Dorothy said it right in the Wizard of Oz: There’s no place like home. You deserve the dignity and peace of being able to stay in your own home for as long as possible, but in many cases, the financial burden of necessary modifications to your home and in-home care may seem overwhelming. Luckily, there are options available that will allow you to pay for the modifications and the care you need.
Aging in place is on the rise. In fact, after the age of fifty, many people prefer to remain in the same residence. There are programs in place that will help make that happen for you; you just have to know where to look. Senior Planning Services, a company specializing in helping seniors with Medicaid planning, would like to share some thoughts on aging in place.
If you’re currently on Medicare, you need to look into the long-term care options available on your plan. In certain scenarios, Medicare will pay for in-home care, including home health care, where someone will help you with personal care tasks when you’re unable to accomplish those tasks for yourself.
It is important to note that Medicare is only a short-term solution for long-term care, such as when an individual fell and broke their hip and has been discharged from the hospital but still needs care. For a long-term care solution such as dementia care, etc., the answer would generally be Medicaid, not Medicare.
Medicaid HCBS Waivers
Medicaid’s Home and Community Based Services (HCBS) Waiver program is designed to pay for many of the services that would be impossible for you to afford on your own. Through this program, you’re eligible for homemaking, personal care, and even adult day health care services.
If you or your spouse is a veteran, you’re eligible for a number of services through your veteran’s benefits programs. Contact your local VA for more information about what services are available in your area. They can include everything from homemaker/home health care services to adult day care and hospice options. Veteran’s assistance programs provide more individual discretion about how funds are used than many government programs, making them an ideal choice for many aging seniors.
Non-Medicaid Government Assistance
There are many states that offer assistance programs that will help you make modifications to your home or pay for long-term care. While not all states offer these programs, they are available in many states. To view a list of available elderly assistance programs, check out this list.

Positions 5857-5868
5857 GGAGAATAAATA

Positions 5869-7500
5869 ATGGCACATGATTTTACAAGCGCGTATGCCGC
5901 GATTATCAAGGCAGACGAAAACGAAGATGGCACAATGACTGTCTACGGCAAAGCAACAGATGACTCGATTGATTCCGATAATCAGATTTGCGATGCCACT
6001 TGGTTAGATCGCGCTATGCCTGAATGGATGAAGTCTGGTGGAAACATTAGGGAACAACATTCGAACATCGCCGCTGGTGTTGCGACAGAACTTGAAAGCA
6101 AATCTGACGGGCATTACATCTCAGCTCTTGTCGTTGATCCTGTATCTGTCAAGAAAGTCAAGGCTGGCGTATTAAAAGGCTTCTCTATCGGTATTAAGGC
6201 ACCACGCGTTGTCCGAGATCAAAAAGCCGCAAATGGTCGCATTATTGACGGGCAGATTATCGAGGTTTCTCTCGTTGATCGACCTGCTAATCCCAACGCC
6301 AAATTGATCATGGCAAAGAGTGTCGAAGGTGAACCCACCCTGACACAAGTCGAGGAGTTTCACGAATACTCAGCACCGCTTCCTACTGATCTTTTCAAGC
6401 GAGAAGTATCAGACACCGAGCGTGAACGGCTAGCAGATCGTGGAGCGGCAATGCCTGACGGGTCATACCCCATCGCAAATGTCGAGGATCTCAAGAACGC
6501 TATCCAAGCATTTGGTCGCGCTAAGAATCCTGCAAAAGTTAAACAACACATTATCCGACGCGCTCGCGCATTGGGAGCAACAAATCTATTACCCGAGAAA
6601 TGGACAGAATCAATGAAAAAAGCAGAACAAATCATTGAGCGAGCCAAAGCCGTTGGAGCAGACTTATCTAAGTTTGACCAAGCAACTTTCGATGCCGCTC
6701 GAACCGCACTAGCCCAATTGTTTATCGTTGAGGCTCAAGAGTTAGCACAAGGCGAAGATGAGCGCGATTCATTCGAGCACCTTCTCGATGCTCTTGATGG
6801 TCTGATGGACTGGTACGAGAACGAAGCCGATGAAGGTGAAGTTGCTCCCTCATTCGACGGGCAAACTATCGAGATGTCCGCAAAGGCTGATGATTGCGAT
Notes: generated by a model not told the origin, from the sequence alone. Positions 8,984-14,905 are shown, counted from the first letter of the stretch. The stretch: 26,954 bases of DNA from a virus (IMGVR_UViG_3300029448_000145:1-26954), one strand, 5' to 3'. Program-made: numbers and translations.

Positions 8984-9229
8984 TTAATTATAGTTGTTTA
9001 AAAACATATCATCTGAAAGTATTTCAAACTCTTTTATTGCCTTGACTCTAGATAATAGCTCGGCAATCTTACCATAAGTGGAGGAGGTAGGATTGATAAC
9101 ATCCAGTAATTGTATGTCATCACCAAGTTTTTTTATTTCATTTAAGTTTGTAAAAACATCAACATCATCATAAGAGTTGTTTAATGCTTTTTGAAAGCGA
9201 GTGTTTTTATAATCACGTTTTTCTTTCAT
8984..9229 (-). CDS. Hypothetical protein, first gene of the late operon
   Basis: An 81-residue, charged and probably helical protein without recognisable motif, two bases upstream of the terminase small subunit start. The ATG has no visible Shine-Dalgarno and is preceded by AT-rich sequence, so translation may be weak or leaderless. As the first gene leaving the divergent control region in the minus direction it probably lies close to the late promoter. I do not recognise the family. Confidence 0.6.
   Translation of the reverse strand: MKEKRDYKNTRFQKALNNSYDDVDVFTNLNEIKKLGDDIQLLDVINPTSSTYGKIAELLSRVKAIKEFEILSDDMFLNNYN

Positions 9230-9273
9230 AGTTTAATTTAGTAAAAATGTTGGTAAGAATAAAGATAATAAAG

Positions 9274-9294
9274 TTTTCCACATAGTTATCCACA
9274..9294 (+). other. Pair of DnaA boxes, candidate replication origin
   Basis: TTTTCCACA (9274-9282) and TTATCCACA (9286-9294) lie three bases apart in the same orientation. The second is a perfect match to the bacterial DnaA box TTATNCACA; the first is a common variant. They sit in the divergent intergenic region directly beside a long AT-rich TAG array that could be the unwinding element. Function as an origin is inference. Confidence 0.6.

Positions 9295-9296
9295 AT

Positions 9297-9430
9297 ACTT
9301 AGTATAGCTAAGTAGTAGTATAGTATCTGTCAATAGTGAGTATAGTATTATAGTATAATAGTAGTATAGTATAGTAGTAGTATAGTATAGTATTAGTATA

Private Health Insurance
Many private insurance companies offer options that will help pay for in-home care. They will also often cover durable medical equipment. With a doctor’s order, this may include some of the equipment you need in order to be able to live safely in your home. Consult your insurance policy to see what benefits your insurance company offers. Not clear on the details? Call your insurance company and ask about their policies outright. In many cases, they’ll be able to help you manage the maze of information provided in your policy to determine what benefits are available for you.
If you’re looking for help with home modifications, there are a number of programs that will help make that possible for your home. See what programs are available in your community. Often, local churches are on the lookout for people in need of financial or building assistance to make necessary modifications to their homes. One such well-known program which offers assistance to many individuals is Rebuilding Together.
Long-Term Care Insurance
Do you own an LTC (Long-Term Care) insurance policy? This type of insurance policy can help you pay for a variety of LTC options including home care, assisted living care or a nursing home stay, as well as pay expenses for adult day care, care coordination and other services. You should be familiar with what is offered by your insurance policy.
If you own your home, a reverse mortgage can help cover some of the costs of renovation that will allow you to remain in it longer. There’s no monthly payment associated with this type of loan. Rather, the amount comes due when you move out of the home, pass away, or move away from the property for more than a year. If your heirs wish to keep your home, they have the option to refinance it after your death. For many seniors, this is a valuable option that will allow them to either withdraw a lump sum to manage needed expenses or continue to withdraw money each month for as long as they live in the house.
There are plenty of options that will make it possible for you to live in your home for as long as you like. Prior preparation and an awareness of the modifications that will become necessary in the later years of your life will allow you to plan ahead for the financial decisions that will come along with those modifications. Do your research into the policies you already carry and make sure you understand the benefits that are offered, then make your plans accordingly.
Photo credit: 401(K) 2013 / Foter.com / CC BY-SA
Janelle Winters says
My grandmother is set on not going to an assisted living facility, which means that we are figuring out a way to help her while she stays in her home. I frequently help her out since I live very close to her, but right now we are trying to figure out a way to get more care in her home and make the necessary modifications to her home itself. I am almost completely ignorant about Medicare and Medicaid so I really appreciated your explanation of the differences. Thanks so much for sharing these thoughts; they’ve given us a lot of things to think about and definitely some direction for our next steps!
roger blanchette says
i read there is a booklet that i can download called actIII tool kit. i am unable to find it . thanks for your help.
Mark Hager says
Roger, not sure what the actIII tool kit is. I’m fairly certain we don’t have it on our site, but I’m happy to help you locate it if you can tell me what the kit is for.